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Lunch » Tags » Books » Reviews » Out of Mao's Shadow: The Struggle for the Soul of a New China » User review

Troubling and valuable insights into the New China

  • Jul 2, 2010
There were parts of Out of Mao's Shadow that reminded me of those ambiguous shadow pictures that look like one thing one minute, and then, when you look again, become something else. In Out of Mao's Shadow Phillip Pan covers a lot of ground, the Cultural Revolution, the Chinese government's rewriting and coverup of history, SARS, the AIDS scandal and most of all, the rise of the New China.

The rise of the New China is on our minds lately for the obvious reason that the "sleeping dragon" is awakening very fast. Many of us Americans, who grew up hearing about the Soviet threat and seeing Mao's throng's waving their little Red Books, have been greatly relieved to see the Chinese people focusing on building their economy and better lives for themselves. When you consider the starvation, violence and horror that Mao brought--there certainly is no question that things are better now.

But Phillip Pan's insights into the way that many Chinese millionaires have become rich is troubling indeed. Like those who look at a shadow picture of a woman--only to realize that its a vase, Pan explains that the assumption that business people in China want freedom is flawed as many of them depend on dictatorship, one party rule and repression of freedom to grow their businesses. In one particularly chilling chapter Pan describes one of the wealthiest women in China and how her fortune was built, to start, on selling antique furniture stored in a old warehouse. The furniture was loot, stolen from people imprisoned and murdered during the Cultural Revolution. This lady, now famous and respected shows Pan pictures of herself with Colon Powell. The horrible truth of the source of her wealth, is something she does her best to conceal. The author's revelation that every time he met her she insisted on giving him money and expensive gifts (which is revealed to Pan's employer, the Washington Post and donated to charity) gives the reader a pretty good idea of how things usually work in China.

There are many, many good things about the New China, and anyone who reads again about the Cultural Revolution has to see how much better things are. But Phillip Pan, in writing this book, has insisted that when we look at China, we see it as it is, not as we would like it to be--and that the idea that China will slowly grow more free--should not be taken for granted.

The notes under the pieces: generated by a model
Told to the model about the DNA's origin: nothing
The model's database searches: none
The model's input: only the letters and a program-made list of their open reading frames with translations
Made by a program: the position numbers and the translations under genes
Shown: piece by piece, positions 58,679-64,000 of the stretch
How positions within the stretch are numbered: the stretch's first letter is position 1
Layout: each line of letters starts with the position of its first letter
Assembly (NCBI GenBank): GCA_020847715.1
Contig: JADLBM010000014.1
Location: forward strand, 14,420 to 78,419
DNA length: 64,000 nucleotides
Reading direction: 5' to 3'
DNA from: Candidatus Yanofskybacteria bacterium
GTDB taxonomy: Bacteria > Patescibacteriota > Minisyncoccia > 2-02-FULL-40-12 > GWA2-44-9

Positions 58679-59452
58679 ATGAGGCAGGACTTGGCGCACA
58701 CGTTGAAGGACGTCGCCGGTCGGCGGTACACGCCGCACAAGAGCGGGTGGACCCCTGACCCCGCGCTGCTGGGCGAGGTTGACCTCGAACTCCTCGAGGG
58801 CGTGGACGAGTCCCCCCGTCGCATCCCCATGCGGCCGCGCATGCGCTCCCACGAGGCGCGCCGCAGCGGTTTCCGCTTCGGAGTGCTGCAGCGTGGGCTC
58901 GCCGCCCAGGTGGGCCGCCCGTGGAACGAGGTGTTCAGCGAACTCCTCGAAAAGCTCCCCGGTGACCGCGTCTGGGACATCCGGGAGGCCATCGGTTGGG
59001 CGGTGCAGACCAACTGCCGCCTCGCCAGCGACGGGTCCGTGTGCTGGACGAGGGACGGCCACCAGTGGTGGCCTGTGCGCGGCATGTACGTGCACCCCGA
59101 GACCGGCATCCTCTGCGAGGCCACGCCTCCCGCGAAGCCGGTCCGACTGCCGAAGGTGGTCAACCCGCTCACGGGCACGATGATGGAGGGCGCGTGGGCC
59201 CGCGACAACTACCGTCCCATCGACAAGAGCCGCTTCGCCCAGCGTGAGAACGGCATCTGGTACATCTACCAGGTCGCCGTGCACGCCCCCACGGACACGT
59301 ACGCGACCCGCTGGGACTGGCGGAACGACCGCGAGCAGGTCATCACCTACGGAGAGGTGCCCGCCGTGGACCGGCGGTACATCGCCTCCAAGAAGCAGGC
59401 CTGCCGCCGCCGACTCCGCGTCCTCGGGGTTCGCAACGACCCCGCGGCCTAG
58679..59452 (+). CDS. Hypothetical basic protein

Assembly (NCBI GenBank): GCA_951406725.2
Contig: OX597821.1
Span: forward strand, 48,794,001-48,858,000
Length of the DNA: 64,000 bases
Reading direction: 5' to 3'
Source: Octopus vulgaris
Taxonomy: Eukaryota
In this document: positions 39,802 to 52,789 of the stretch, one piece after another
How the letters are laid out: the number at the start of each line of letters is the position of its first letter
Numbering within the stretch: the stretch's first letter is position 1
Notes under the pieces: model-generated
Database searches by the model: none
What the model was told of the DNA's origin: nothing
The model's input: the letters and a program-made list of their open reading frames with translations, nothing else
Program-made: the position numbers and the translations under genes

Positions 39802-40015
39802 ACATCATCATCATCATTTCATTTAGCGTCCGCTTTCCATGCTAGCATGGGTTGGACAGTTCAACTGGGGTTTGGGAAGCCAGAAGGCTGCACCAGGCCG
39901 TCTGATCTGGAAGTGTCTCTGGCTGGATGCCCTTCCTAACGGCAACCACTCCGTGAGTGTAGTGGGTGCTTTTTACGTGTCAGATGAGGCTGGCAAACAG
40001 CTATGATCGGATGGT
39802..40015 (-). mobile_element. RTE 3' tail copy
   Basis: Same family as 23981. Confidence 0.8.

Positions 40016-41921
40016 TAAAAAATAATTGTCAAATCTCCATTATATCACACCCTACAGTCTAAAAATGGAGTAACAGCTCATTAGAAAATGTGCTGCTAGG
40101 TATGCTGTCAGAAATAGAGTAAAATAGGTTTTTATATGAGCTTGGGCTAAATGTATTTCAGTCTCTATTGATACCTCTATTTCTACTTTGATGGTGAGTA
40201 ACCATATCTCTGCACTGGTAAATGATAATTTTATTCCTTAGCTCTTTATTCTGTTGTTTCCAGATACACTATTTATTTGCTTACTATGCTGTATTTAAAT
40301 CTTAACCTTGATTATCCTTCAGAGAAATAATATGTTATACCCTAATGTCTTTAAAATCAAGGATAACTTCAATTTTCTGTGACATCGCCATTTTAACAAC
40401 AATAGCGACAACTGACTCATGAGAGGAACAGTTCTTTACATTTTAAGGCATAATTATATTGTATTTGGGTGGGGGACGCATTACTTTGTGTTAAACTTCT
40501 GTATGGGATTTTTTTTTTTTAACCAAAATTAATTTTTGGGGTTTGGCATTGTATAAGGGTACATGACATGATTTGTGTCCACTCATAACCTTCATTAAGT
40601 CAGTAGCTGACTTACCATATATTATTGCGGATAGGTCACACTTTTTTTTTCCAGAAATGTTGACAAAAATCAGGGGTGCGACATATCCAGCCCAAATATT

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Hello everyone!      Like a lot of you, I just love to read. And, as you will see from my reviews I read some of an awful lot of things. I particularly enjoy American history, biographies, … more
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“What freedom the Chinese people now enjoy has come only because individuals have demanded and fought for it, and because the party has retreated in the face of such pressure,” Pan writes. The dream of a completely free society, however, has not yet accompanied a free marketâ€"despite the growing efforts of everyday men and women fighting the system. Through detailed and illuminating interviews with artists, journalists, entrepreneurs, and peasants, Pan reveals a country filled with local government corruption, human rights violations, and collusion between the Party and the private sector. While Pan’s exposé on China left a few critics feeling hopeless, most took away a more optimistic message about China’s future. In either event, they agreed thatOut of Mao’s Shadowachieves “the immediacy of first-rate reportage and the emotional depth of field of a novel” (New York Times).
Copyright © 2004 Phillips & Nelson Media, Inc.--This text refers to theHardcoveredition.
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ISBN-10: 1416537066
ISBN-13: 978-1416537069
Author: Philip P. Pan
Genre: Nonfiction
Publisher: Simon & Schuster
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